Two factors that weaken your muscles more than aging

Getting older is no picnic. There are certain signs of aging that we all hope to escape, but that’s much easier said than done.

Consider what happens to your muscles…

Research shows we can expect a substantial loss of muscle mass and strength (known as sarcopenia), decreased regenerative capacity (meaning muscle tissue that can’t repair itself) and loss of physical function — all thanks to aging skeletal muscle.

But what drives this decline — and is it just inevitable?

To answer that question researchers looked at “primary aging” — which may involve things we can’t control — and “secondary aging,” which may play a much bigger role in weakening our muscles than previously thought…

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Two key drivers of muscle changes

The age-related loss of muscle tissue starts as early as our 40s. By age 50, we’re losing 1 to 2 percent of our muscle mass every year as our bodies become less able to convert protein into muscle. And in our 60s and 70s, this loss becomes even more rapid as we lose muscle fibers — and what fibers we still have begin to shrink.

This sets off a vicious cycle: we become less active (because it gets harder) and that directly contributes to further muscle deterioration.

A team of Russian researchers decided to dig deeper into the age-related changes that occur in skeletal muscle. What they found was that chronic inflammation and physical inactivity affected these changes more than primary aging.

In short, the study shows aging muscles are affected more by physical inactivity and chronic inflammation than they are by the aging process itself!

That’s because these two factors influence the expression of 4,000 genes that regulate processes such as mitochondrial function, protein balance and immune and inflammatory responses. These processes can influence healthy aging or — gone wrong — can make it all go awry.

By contrast, they found only about 200 genes where their expression was related to primary aging rather than other factors.

This is one more example of epigenetics, or how lifestyle impacts genes. Epigenetic changes are reversible and do not change your DNA sequence, but they can change how your body reads a DNA sequence and how it is expressed to affect your body and your health.

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A recipe for better muscle strength

It’s clear there are two things we need to do to help protect our muscles as we age: reduce inflammation and move our bodies.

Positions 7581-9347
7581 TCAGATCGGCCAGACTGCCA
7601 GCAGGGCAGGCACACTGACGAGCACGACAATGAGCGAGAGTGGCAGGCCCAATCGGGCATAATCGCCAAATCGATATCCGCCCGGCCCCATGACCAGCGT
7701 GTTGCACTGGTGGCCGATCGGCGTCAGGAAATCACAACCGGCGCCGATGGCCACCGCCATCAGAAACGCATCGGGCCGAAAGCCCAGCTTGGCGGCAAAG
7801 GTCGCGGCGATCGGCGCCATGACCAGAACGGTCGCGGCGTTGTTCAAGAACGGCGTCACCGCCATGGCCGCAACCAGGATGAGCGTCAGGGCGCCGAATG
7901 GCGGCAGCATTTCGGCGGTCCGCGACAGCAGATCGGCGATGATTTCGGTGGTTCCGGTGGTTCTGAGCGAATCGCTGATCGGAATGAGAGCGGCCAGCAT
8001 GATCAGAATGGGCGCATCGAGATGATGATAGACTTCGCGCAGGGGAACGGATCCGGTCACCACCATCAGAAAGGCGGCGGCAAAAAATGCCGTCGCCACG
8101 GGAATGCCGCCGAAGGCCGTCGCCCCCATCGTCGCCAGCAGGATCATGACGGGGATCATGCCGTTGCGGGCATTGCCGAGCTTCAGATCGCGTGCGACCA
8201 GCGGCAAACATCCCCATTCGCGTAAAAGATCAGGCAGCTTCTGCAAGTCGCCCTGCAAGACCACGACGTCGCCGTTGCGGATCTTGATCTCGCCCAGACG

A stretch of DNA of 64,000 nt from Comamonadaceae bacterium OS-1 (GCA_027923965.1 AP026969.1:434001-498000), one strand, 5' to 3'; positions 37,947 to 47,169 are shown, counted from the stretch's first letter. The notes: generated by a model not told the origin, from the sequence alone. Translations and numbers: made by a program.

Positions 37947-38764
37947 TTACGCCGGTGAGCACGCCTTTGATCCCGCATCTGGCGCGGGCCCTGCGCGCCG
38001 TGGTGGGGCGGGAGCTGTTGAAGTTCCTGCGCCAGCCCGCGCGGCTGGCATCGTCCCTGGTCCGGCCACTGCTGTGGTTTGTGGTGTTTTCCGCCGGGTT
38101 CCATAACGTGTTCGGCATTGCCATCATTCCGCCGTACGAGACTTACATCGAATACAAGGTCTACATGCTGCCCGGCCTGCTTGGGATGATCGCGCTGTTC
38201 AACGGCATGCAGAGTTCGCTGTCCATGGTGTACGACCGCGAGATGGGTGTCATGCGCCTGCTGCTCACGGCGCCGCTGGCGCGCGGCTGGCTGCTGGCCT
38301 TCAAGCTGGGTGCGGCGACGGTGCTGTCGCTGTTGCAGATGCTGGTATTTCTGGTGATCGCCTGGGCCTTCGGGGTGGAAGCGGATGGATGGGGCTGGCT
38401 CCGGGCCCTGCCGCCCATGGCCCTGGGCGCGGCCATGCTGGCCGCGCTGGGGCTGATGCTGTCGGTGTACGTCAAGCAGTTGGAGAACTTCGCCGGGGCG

Certain exercises are great for both movement and muscle-building. Walking, swimming, dancing, tennis and elliptical training all combine strength training and aerobic exercise. And yoga can actually help tame inflammation while strengthening your muscles.

Combining exercise with protein helps you build muscle mass as you get older. Including protein with every meal is especially important if you want to protect your aging muscles, as it helps boost amino acid activity.

There are a few steps you can take to tackle age-related inflammation, or “inflammaging” as some call it, while lowering levels of C-reactive protein (CRP), an inflammation marker associated with reduced muscle mass.

The Mediterranean diet can quench inflammation. Try to eat plenty of these five foods.

Supplements may also help in various ways…

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How do chronic inflammation and physical inactivity affect age-related changes in gene and protein expression in skeletal muscle? — EurekAlert!

Age-related changes in human skeletal muscle transcriptome and proteome are more affected by chronic inflammation and physical inactivity than primary aging — Aging Cell

Carolyn Gretton

By Carolyn Gretton

Carolyn Gretton is a freelance writer based in New Haven, CT who specializes in all aspects of health and wellness and is passionate about discovering the latest health breakthroughs and sharing them with others. She has worked with a wide range of companies in the alternative health space and has written for online and print publications like Dow Jones Newswires and the Philadelphia Inquirer.